Online Brokers UP Fintech, Futu Stumble on Weak Stock Markets
- UP Fintech and Futu reported sharp first-quarter revenue declines as weak stock markets caused trading commissions to slide
- Futu reined in spending during the period, while UP Fintech’s spending rose on aggressive hiring for its global expansion
By Doug Young
Charging tiger or crouching bull?
Investors seem to prefer the latter these days, at least based on the latest earnings from China’s two leading online brokers, UP Fintech Holding Ltd. TIGR and Futu Holdings Ltd. FUTU. The former is best known for its Tiger Brokers service, which started out in Beijing but later migrated to Singapore. Futu, meanwhile, is known for its Futu Niuniu service that means “bull on the road to riches.”
Futu’s stock charged ahead by 19% the day its results were announced last Monday, and ended up 20% for the week. UP Fintech moved in the opposite direction, retreating 19% after it announced its first-quarter results on Friday.
That said, we should note that even after the large moves in opposite directions, UP Fintech remains substantially higher valued than Futu with a trailing price-to-earnings (P/E) ratio of 26 for the former and 14 for the latter. U.S. discount brokers Charles Schwab SCHW and Interactive Brokers IBKR lie in between the Chinese pair with P/E ratios of 23 and 20, respectively.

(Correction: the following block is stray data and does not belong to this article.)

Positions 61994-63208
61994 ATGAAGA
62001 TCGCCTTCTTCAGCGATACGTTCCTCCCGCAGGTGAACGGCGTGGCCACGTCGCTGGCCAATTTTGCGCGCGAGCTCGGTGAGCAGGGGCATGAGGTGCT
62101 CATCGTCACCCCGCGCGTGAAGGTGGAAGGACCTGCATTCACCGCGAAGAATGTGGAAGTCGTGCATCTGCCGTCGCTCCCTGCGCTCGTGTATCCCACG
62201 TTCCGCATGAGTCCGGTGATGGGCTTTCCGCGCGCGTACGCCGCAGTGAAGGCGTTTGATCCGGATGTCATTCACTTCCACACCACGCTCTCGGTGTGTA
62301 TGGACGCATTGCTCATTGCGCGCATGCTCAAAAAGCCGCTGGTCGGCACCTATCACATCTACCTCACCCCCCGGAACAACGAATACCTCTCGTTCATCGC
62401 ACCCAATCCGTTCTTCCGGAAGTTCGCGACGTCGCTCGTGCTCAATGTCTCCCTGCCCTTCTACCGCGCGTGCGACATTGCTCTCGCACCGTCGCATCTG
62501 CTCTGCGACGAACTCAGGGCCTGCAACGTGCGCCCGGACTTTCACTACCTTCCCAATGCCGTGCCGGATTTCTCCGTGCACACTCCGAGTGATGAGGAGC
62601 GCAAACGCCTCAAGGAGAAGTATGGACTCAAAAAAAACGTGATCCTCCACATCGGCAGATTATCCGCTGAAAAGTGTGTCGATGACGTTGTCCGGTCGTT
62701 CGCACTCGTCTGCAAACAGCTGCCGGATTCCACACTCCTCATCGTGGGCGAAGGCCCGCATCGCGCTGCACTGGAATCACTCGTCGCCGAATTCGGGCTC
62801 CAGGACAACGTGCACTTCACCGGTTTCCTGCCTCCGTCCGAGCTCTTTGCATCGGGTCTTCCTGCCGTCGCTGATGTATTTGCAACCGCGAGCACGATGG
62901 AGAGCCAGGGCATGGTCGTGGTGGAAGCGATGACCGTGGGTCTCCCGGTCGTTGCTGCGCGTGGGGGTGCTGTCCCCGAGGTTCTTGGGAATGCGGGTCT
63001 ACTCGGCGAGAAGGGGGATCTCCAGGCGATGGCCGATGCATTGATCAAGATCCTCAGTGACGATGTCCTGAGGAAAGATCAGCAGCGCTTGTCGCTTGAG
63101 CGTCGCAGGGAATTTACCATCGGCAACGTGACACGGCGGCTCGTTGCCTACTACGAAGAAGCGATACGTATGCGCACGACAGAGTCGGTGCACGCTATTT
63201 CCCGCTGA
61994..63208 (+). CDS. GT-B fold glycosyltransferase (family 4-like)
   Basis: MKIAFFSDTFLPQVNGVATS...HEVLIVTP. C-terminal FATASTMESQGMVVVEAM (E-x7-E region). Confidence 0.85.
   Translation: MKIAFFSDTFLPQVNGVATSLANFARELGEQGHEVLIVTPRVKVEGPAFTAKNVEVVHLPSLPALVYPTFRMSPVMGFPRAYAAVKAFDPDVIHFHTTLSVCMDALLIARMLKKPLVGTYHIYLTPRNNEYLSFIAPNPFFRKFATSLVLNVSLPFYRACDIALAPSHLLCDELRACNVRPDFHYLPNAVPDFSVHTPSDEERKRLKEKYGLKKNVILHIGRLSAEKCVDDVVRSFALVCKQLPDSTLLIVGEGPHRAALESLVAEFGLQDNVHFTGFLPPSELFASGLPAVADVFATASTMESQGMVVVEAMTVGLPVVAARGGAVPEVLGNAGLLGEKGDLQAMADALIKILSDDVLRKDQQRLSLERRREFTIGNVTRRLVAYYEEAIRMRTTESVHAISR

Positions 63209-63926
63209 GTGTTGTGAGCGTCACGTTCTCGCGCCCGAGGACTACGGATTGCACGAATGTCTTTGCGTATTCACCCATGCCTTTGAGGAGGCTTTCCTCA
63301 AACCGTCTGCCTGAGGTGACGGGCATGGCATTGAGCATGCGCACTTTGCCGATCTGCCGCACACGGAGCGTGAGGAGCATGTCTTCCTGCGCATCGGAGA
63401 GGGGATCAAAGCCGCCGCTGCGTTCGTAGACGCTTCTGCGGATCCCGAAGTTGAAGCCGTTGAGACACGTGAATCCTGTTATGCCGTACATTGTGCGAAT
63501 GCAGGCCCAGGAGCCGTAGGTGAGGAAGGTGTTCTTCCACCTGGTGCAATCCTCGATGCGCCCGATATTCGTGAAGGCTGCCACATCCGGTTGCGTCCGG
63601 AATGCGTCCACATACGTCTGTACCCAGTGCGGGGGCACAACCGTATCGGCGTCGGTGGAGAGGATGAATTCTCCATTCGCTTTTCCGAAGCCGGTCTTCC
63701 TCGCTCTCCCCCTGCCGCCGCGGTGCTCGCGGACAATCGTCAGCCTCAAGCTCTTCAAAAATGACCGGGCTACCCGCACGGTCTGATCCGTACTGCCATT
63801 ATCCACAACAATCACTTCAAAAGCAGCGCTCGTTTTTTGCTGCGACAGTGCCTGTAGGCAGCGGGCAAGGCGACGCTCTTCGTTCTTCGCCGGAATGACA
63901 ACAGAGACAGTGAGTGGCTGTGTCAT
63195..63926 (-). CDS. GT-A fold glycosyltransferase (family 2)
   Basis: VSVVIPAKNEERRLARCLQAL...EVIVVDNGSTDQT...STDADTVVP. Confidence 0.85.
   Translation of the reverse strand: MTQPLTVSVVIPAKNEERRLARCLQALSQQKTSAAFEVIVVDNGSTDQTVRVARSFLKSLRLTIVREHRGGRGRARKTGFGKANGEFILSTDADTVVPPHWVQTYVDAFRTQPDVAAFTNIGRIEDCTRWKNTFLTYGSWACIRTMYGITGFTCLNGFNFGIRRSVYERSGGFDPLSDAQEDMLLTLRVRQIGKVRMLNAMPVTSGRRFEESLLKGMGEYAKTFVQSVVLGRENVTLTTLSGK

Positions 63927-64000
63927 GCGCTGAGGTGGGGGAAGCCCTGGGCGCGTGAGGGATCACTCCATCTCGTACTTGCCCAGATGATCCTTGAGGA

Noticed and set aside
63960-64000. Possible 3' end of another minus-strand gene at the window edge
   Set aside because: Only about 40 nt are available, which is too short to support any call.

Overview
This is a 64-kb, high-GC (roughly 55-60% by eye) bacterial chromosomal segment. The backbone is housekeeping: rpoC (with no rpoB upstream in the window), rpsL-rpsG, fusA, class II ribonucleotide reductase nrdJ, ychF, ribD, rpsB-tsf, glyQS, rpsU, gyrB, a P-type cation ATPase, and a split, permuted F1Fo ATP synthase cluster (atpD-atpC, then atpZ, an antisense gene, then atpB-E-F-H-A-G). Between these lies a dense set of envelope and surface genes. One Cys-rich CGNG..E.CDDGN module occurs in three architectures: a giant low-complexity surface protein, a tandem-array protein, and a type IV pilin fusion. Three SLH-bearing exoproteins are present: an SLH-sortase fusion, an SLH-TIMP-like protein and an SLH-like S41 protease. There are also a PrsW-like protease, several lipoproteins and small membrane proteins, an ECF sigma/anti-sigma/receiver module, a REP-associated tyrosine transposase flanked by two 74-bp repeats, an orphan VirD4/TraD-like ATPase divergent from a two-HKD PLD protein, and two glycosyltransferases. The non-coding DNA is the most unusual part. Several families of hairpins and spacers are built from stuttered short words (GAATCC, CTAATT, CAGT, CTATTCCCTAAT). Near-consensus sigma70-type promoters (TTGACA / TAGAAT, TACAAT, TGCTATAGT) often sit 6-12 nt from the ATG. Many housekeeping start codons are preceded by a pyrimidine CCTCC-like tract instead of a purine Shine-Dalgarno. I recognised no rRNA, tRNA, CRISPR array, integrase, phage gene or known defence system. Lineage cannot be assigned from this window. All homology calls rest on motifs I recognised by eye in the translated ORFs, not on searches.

Truth be told, neither UP Fintech’s nor Futu’s latest results look that impressive, which isn’t all that surprising considering the dismal performance by global stock markets during the first quarter. The benchmark S&P 500 fell 5.6% during the period as a long-awaited down market took hold after one of the longest bull markets on record.
Such downturns are typically bad not only for stock buyers, but also the brokerages that help to execute stock trades. That’s because trading volume tends to go down during such markets, leading to big drops in commissions that are the biggest revenue source for many stock brokers.
In this case UP Fintech’s revenue from commissions fell 42% year-on-year to $30.5 million, accounting for 58% of the company’s revenue for the quarter. Futu’s revenue from commissions also fell, but by a milder 27% to HK$967.5 million ($123 million), accounting for a similar 59% of the company’s total.
UP Fintech’s overall revenue fell 35.2% to $52.6 million, with the company blaming the poor results on declining commissions. It also cited a drop in underwriting revenue from IPOs, since new listings also tend to decrease when stock markets are weak. Futu’s total revenue fell 25.6% for the quarter to HK$1.6 billion.
Both companies were established in China as brokerages helping Chinese investors buy foreign stocks, initially in the U.S. and later in Hong Kong. But each has been trying to diversify its business to other markets following remarks by Chinese regulators last year saying the pair were quite possibly operating illegally by providing financial services without the necessary licenses.